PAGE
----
The cracking of Vodafone Iceland’s website on Saturday is the most serious cyber attack Iceland has seen so far; security measures and telecommunications laws will be reviewed.
The Turkish computer hacker who cracked Vodafone’s website on Saturday had previously tried to crack the computer systems of another telecommunications company and a data centre in Iceland.
“It looks as if he was just testing doors,” Þorleifur Jónasson, head of the Icelandic Post and Telecom Administration told Vísir.
He didn’t comment on whether the cracker was successful breaking into other systems, only that it was obvious that in Vodofone’s case, he found something to steal.
“This is the first serious cyber attack in this country,” Þorleifur added, pointing out that CERT-ÍS, the Administration’s internet security unit, had often detected cracking of other websites but what made this case different was that the attacker managed to access delicate, personal information.
Þorleifur stressed the importance of encrypting data; information that is kept behind websites should be encrypted but, as reported, Vodafone Iceland failed to do that.
Hanna Birna Kristjánsdóttir, Minister of the Interior said it’s necessary to review internet security. She did however say that in this case, the responsibility lies with Vodafone Iceland.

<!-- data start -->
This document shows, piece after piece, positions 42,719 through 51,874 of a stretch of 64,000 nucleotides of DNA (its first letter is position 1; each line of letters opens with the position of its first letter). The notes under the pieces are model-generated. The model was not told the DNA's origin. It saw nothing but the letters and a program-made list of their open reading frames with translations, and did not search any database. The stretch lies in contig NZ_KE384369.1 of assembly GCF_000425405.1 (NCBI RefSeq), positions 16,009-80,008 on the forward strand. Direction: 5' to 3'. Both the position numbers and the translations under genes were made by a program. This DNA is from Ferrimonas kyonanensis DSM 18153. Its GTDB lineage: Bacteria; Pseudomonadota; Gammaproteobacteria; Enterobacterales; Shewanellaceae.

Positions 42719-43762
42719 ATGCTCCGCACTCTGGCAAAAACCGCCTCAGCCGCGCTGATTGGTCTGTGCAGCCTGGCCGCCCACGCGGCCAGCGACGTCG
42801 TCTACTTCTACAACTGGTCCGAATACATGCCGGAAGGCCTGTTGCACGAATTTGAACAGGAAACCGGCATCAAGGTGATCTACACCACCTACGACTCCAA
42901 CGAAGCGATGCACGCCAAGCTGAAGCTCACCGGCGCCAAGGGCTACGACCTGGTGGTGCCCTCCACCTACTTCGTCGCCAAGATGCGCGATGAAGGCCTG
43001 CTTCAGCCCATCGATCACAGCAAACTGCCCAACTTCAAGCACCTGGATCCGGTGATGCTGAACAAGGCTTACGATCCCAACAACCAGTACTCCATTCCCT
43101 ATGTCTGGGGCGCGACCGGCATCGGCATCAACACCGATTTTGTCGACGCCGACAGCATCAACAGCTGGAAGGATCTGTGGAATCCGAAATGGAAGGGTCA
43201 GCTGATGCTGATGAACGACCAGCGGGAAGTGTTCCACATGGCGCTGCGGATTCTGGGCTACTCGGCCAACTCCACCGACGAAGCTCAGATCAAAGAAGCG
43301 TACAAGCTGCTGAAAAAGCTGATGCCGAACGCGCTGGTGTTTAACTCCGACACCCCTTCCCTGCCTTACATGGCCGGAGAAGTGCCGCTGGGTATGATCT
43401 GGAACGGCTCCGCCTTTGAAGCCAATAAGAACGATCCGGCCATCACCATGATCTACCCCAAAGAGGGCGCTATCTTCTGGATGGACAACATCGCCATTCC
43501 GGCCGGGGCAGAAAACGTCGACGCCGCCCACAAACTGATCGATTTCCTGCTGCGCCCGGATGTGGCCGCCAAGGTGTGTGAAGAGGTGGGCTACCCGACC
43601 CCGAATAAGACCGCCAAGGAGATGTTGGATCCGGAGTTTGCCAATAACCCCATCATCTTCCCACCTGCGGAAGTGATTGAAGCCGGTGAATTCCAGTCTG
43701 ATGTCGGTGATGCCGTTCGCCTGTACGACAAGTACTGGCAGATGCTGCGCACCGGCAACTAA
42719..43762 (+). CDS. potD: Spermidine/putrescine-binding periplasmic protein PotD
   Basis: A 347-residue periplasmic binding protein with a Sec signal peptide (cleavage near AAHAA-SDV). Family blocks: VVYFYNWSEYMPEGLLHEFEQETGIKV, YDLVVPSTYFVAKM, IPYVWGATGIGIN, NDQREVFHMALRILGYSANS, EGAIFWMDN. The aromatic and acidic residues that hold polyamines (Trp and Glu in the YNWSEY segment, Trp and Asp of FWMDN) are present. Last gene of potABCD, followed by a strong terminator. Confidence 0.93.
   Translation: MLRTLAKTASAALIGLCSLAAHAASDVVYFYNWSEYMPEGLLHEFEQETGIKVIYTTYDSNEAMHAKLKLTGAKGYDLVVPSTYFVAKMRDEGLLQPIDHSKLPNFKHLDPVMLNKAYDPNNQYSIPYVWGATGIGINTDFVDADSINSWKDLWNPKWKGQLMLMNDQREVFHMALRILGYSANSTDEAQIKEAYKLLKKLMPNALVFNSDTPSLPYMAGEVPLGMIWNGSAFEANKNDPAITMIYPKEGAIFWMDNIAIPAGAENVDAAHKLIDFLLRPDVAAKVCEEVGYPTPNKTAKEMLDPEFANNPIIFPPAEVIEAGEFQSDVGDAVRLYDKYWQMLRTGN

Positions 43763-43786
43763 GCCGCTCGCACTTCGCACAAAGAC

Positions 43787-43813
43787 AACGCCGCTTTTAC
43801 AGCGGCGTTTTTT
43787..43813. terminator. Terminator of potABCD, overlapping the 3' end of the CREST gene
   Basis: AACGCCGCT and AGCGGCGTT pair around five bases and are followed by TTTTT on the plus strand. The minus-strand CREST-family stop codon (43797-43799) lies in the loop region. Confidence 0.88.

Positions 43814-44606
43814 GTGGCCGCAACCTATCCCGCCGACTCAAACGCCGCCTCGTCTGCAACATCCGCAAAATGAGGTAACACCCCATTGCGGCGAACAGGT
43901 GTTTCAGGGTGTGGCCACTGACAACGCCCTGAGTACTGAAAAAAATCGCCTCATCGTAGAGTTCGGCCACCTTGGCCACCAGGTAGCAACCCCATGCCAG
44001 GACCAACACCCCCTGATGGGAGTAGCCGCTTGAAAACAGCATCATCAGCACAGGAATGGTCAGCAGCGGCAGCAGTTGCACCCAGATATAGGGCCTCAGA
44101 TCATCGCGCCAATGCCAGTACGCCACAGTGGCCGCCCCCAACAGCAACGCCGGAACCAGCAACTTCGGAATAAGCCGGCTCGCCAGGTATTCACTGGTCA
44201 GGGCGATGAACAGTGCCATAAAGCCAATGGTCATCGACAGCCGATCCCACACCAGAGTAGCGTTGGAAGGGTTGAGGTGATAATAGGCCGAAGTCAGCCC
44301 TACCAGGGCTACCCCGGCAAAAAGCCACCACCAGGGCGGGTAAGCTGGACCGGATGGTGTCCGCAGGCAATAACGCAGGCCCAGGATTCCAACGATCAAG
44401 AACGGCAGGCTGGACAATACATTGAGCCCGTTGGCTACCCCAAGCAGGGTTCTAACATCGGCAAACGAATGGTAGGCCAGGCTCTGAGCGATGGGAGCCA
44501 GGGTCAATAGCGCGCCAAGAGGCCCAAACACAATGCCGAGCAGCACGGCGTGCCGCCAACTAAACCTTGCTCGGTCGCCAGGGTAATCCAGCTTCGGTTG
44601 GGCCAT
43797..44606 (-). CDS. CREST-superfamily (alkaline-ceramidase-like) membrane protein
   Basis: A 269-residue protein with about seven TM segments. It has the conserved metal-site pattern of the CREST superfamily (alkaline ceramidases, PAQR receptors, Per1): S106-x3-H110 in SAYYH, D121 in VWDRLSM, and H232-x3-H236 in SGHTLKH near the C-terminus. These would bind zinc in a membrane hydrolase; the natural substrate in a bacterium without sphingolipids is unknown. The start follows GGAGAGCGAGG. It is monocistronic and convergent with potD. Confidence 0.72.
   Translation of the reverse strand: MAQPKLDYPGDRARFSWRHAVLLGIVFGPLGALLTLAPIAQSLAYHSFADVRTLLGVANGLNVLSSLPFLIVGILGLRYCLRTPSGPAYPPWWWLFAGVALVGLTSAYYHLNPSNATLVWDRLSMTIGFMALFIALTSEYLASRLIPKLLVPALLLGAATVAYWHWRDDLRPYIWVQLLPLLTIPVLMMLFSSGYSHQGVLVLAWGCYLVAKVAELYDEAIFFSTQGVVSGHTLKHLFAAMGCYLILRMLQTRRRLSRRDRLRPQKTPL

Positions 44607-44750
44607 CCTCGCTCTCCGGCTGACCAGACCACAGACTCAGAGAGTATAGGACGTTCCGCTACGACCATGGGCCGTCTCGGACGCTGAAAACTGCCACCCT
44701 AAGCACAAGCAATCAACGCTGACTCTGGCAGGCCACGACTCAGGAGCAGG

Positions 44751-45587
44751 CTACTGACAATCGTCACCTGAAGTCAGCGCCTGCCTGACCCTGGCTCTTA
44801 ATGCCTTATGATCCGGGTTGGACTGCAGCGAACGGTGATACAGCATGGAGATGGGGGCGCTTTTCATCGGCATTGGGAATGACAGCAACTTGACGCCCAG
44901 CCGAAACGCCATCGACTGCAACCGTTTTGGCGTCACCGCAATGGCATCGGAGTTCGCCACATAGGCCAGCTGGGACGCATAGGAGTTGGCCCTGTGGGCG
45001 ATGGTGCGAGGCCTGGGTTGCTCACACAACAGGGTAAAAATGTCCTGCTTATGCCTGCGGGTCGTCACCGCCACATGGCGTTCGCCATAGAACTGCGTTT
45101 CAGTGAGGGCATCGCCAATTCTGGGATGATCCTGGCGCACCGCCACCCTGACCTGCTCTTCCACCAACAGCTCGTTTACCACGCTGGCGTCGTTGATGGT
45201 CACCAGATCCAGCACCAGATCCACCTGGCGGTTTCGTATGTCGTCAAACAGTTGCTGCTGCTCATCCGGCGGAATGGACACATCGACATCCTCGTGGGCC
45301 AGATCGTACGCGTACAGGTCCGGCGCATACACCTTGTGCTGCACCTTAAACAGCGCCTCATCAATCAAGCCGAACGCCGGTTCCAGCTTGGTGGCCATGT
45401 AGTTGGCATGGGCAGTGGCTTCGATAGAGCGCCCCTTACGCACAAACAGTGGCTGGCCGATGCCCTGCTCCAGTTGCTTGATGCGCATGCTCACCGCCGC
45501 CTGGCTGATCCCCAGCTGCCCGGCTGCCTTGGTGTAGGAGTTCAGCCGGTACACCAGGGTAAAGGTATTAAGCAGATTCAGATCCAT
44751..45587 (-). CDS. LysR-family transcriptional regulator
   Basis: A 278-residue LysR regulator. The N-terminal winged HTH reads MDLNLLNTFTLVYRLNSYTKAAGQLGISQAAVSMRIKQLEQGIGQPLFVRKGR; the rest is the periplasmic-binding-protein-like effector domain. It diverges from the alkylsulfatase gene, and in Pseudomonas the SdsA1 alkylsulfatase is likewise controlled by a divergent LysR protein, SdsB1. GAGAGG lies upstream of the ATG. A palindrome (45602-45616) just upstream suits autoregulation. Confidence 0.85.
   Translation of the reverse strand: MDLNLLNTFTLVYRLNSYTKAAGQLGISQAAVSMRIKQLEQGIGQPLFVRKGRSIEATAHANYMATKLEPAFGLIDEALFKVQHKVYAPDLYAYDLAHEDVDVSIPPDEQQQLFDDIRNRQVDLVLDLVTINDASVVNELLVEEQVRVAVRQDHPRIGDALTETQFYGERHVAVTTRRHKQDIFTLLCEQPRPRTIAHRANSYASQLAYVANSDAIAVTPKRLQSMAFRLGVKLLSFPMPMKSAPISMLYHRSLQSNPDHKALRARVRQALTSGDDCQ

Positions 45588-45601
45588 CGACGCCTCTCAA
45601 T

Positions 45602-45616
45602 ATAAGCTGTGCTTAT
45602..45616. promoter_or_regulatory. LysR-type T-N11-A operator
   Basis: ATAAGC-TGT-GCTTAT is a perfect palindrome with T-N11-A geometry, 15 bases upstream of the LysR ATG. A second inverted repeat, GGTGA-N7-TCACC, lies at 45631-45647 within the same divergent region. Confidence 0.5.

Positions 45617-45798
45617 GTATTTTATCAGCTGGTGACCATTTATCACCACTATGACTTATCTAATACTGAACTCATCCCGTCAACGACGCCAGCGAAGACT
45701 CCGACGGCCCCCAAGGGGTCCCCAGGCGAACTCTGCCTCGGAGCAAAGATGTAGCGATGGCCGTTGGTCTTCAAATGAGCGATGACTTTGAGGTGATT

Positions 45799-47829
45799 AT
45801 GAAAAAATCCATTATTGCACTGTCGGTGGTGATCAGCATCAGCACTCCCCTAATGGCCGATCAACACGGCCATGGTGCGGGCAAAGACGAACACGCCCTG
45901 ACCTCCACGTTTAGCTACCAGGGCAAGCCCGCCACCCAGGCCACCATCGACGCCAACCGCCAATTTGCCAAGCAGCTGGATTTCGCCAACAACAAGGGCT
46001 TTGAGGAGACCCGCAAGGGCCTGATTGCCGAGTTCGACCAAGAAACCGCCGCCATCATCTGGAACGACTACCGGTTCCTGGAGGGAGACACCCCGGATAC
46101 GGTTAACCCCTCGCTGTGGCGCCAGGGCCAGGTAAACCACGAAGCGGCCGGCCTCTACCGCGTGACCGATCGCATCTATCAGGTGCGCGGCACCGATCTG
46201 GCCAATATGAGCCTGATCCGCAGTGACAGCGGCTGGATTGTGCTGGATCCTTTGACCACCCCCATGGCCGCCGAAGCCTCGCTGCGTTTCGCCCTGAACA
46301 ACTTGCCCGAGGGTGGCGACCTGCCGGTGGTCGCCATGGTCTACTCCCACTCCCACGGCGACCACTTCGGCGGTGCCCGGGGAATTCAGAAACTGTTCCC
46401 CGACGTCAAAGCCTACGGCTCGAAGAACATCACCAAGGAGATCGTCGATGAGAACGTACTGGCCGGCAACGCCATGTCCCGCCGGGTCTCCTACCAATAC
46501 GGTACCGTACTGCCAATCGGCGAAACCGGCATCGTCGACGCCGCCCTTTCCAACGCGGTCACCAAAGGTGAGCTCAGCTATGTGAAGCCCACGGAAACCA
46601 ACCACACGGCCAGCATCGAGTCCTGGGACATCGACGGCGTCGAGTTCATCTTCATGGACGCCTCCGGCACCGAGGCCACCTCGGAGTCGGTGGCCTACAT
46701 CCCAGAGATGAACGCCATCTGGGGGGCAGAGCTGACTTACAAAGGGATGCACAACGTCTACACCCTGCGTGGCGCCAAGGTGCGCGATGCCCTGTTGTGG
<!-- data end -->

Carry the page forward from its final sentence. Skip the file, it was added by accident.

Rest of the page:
Iceland has been pioneering in implementing electronic administration and some extremely personal information is kept as data with various state institutions.
Hanna Birna is concerned about the security measures in electronic administration. “People have to be able to trust that anything submitted there remains secured,” she told Vísir, adding that even though hacking can’t always be prevented, the data itself should be protected.
Leader of the Left-Green Movement, Katrín Jakobsdóttir, has requested that executives of Vodafone Iceland appear for the Transport and Communication Committee to discuss the data theft. She also requested representatives from the Post and Telecom Administration to be present.
“I asked for a meeting to go over things,” Katrín told Vísir. She added that Vodafone had broken the law by storing information longer than is allowed and therefore it’s only natural to look into the methods of supervisory authorities and discuss whether the law on information storage is efficient.
Around 100 people turned up at Vodafone’s law firm on Monday, requesting to see whether information about them were amongst those stolen from Vodafone’s website during the weekend. Not everybody were able to as a malfunction caused a delay and some had to wait up to 90 minutes.
Shares in Fjarskipti, the parent company of Vodafone Iceland, dropped by 12.1% in the Icelandic Stock Exchange as soon as markets opened on Monday morning.